I was asked yesterday why I thought Virgin Trains was a weaker brand on the east coast than it was on the west coast. When Virgin Trains West Coast looked like they were losing their franchise in 2012 (as First had won the bid) a lot of frenzy was whipped up on social media and Virgin were encouraging people to sign the petition to retain their franchise which resulted in 174,578 signatures.
Now Virgin Trains East Coast are having their franchise terminated early (replaced by LNER commencing 24 June 2018) there's not the same panic on Twitter and I'm not aware of any campaigns to keep VTEC. I'm sure if anyone launched a petition it wouldn't gain much traction (anyone want to try?)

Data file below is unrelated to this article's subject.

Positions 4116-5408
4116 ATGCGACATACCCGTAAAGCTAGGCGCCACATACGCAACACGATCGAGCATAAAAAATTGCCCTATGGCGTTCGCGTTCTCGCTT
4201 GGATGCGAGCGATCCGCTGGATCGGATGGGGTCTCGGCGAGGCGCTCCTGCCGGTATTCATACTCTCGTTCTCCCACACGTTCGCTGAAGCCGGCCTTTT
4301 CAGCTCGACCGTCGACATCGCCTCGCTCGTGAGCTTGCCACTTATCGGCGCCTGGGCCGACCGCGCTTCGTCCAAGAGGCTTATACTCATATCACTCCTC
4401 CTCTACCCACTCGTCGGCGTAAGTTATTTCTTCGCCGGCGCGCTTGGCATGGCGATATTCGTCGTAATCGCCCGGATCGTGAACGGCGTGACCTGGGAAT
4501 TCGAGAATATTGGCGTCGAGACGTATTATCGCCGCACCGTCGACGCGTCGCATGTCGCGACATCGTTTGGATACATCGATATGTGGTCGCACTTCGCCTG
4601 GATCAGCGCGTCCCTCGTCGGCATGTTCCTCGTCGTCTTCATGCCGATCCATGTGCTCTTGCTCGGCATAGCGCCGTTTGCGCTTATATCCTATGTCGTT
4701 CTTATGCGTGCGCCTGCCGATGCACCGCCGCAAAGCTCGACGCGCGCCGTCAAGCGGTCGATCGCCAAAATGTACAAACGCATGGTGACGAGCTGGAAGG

Most of the people I've seen on Twitter that have been sorry about the loss of VTEC were more worried about the future of their great frontline staff (they're protected so will carry on at LNER on the same terms and conditions, the ones I've spoken to are delighted with the news) or thinking the new trains will be cancelled (the trains VTEC calls Azuma were ordered by the government, they will still be arriving, but it's important to note the 'coming 2018' VTEC say is misleading, only one train will be in service by December 2018 and the full rollout won't be complete until 2020).
So why did the Virgin brand not attract much love on the east coast?
Bad news before they start